configure master (
 - roles:
    - { role: 'grycap.swarm' }

deploy master 1

For more information, check the RADL documentation


Terraform is a tool for building, changing, and versioning infrastructure safely and efficiently. Terraform can manage existing and popular service providers as well as custom in-house solutions. Terraform is installed as a single binary and can be extended with plugins for additional functionality. We have created a plugin for Terraform that allows interacting with OpenStack resources using EGI AAI based on X.509 proxies.


The EGI OpenStack plugin for Terraform provides the same functionality as the native built-in OpenStack provider but adds the capacity of authenticating with X.509 VOMS proxies. In order to use it, you will need to:

  1. Download the binary for your Terraform version. Let us know if you need a specific version or new platforms to be provided.
  2. Override the builtin OpenStack driver of Terraform in your ~/.terraformrc file including these lines:
    providers {
    openstack = "terraform-provider-egi-openstack"
  3. Add in your terraform files the configuration for the OpenStack resources with the new voms attribute and your proxy in the cert and key options:
    provider "openstack" {
    auth_url = "https://keystone.site.com:5000/v2.0"
    tenant_id = "8f5c5d426a164478b1c659965a0a3dfd"
    cert = "/tmp/x509up_u1000"
    key = "/tmp/x509up_u1000"
    voms = true

You can get the tenant_id for a specific resource provider as described in OpenStack CLI guide.

Terraform configuration

Below is an example of a Terraform configuration that creates a single VM with public IP at BIFI resource provider:

provider "openstack" {
    auth_url = "https://server4-ciencias.bifi.unizar.es:5000/v2.0"
    tenant_id = "8f5c5d426a164448b1c65a965aea3dfd"
    cert = "/tmp/x509up_u1000"
    key = "/tmp/x509up_u1000"
    cacert_file = "/home/ubuntu/.virtualenvs/voms/lib/python2.7/site-packages/requests/cacert.pem"
    voms = true

resource "openstack_compute_keypair_v2" "mykey" {
  name = "mykey"
  public_key = "${file("~/.ssh/id_rsa.pub")}"

resource "openstack_compute_floatingip_v2" "floatip_1" {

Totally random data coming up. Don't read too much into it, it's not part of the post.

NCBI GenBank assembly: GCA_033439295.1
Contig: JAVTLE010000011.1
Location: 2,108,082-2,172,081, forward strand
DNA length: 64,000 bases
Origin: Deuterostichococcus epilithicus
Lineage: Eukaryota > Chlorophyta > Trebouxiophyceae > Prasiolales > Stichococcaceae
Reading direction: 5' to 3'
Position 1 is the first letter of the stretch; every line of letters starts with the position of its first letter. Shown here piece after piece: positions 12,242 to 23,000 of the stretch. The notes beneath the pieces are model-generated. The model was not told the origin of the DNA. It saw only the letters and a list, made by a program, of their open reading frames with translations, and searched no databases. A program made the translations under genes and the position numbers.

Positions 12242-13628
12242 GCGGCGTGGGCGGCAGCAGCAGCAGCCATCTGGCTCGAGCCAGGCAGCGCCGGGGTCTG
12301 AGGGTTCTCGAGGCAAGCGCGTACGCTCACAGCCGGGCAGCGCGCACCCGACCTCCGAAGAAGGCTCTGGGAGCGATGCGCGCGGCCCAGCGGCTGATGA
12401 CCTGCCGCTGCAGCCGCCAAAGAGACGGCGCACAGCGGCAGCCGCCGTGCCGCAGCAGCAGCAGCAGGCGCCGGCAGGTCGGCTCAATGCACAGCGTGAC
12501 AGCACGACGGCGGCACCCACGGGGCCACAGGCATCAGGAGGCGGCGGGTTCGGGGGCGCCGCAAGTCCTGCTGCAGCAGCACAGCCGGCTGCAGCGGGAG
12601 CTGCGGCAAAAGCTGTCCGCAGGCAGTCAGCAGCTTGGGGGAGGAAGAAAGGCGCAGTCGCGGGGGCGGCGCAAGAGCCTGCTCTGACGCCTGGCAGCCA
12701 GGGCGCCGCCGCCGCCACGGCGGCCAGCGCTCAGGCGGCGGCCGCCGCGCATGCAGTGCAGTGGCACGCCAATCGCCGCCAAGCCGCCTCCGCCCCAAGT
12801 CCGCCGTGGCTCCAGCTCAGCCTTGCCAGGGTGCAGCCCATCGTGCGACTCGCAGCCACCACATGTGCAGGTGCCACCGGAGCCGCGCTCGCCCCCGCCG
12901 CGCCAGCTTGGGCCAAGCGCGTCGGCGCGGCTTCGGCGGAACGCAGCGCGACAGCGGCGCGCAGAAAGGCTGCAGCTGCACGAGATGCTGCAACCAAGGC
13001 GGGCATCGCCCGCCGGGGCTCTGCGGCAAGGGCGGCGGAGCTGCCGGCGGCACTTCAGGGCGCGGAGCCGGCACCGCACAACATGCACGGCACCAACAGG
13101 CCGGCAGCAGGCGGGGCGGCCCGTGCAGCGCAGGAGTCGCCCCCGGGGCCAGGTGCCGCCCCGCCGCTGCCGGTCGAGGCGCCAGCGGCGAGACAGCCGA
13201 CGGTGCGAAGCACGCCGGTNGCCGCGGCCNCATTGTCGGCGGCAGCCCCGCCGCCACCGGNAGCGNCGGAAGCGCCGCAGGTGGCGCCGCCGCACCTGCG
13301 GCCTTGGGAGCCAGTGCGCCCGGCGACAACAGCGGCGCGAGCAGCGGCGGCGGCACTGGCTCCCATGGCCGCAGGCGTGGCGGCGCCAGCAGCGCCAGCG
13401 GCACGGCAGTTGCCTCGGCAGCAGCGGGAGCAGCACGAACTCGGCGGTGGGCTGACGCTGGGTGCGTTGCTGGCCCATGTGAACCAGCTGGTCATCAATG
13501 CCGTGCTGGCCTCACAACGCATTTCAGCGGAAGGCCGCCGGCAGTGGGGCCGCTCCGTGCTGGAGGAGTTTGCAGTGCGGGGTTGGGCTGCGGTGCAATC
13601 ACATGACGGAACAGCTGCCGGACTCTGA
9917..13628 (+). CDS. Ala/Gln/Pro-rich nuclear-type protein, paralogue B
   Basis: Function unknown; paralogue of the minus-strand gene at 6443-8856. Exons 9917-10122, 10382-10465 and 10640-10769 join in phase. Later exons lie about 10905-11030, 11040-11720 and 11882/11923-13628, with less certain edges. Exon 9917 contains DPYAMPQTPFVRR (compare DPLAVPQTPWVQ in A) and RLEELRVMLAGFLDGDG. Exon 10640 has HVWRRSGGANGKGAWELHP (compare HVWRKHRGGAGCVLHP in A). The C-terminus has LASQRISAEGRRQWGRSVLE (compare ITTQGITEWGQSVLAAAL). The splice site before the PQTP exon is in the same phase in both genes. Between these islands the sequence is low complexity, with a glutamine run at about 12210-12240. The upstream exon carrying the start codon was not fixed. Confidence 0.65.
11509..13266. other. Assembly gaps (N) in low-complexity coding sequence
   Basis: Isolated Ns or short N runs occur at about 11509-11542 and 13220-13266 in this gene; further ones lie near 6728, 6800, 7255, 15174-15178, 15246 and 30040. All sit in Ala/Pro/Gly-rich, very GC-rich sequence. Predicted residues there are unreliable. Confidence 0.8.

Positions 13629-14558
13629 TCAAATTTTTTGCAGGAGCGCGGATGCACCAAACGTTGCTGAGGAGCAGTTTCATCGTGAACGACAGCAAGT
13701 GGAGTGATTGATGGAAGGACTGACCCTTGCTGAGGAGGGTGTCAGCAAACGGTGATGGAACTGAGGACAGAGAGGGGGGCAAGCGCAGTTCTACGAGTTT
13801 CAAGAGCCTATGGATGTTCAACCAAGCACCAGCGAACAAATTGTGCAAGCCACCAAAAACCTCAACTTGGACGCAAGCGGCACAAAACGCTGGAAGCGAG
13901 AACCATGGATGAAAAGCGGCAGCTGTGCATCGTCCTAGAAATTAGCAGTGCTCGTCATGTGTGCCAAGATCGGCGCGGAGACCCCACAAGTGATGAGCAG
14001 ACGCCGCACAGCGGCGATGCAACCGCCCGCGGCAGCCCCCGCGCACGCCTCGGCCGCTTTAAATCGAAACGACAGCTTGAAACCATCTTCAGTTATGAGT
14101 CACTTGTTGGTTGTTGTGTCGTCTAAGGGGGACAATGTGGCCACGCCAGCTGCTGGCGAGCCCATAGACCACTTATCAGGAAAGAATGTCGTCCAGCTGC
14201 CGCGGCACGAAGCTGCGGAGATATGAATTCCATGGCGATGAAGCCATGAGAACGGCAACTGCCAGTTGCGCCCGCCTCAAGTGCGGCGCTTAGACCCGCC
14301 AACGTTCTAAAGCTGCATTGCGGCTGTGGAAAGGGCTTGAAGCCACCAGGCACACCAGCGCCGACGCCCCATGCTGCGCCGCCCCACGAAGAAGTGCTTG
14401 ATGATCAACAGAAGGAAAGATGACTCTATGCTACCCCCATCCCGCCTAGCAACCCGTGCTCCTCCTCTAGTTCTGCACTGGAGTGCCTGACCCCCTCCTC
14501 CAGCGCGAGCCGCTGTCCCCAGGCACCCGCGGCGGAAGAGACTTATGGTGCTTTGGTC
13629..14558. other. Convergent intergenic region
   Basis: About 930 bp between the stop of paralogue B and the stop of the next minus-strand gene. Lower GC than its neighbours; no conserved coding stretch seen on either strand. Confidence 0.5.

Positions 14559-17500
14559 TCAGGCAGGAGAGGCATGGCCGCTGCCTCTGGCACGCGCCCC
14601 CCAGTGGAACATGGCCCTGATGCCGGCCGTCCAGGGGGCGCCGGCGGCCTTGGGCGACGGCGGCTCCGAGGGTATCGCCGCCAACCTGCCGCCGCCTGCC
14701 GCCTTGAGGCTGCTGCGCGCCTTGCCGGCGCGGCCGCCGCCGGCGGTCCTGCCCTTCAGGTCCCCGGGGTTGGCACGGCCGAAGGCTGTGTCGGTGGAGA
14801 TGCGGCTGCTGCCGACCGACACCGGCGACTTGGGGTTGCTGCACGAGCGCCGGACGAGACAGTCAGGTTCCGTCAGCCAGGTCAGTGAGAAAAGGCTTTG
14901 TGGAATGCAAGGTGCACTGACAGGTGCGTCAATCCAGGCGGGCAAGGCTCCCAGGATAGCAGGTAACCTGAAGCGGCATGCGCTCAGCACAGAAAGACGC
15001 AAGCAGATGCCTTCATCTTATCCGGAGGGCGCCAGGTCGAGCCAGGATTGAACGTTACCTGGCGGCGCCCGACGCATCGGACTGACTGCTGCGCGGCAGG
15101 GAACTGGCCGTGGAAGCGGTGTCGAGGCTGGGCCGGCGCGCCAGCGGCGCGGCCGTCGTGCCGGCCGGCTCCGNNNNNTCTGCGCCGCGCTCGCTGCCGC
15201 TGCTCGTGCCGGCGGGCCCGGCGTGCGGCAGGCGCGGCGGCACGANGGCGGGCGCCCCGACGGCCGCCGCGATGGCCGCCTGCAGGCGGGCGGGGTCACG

pool = "provider"

resource "openstack_compute_instance_v2" "master" {
  name = "master"
  image_id = "befecd08-78c2-4177-bbf5-4afd462f5d09"
  flavor_id = "308bc2b2-1e1e-4af9-a98f-cac76b6ce084"
  key_pair = "${openstack_compute_keypair_v2.mykey.name}"
  security_groups = ["default"]

  metadata = {
    role = "master"

  network {
    uuid = "1c2a07d8-3d9e-4863-90a6-341893a72f0a"
    floating_ip = "${openstack_compute_floatingip_v2.floatip_1.address}"
    access_network = true

Ids can be obtained either via AppDB or via interacting with the native OpenStack API against the site. Complete configuration options are available at OpenStack provider documentation.


There is an OCCI plugin in development for Terraform. This is still work in progress and is available as source at this github repo. Check the README file for more information.


Occopus installation guide details the needed steps to get Occopus installed on your machine. Any modern linux with python support should work.


Authentication in Occopus is configured at the ~/.occopus/auth_data.yaml file, below you can find a working example for OpenStack and OCCI resource providers using your X.509 VOMS proxy:

        type: nova
            type: voms
            proxy: /tmp/x509up_u1000
        type: occi
            proxy: /tmp/x509up_u1000

Infrastructure example

Occopus provides several examples at their documentation. These can be found at the Tutorials on resource plugins that will guide you for all the steps required to run an example.


SlipStream requires a server instance to be available for its usage. Currently there is no such instance available, get in touch with us at support@egi.eu if you need information on using SlipStream.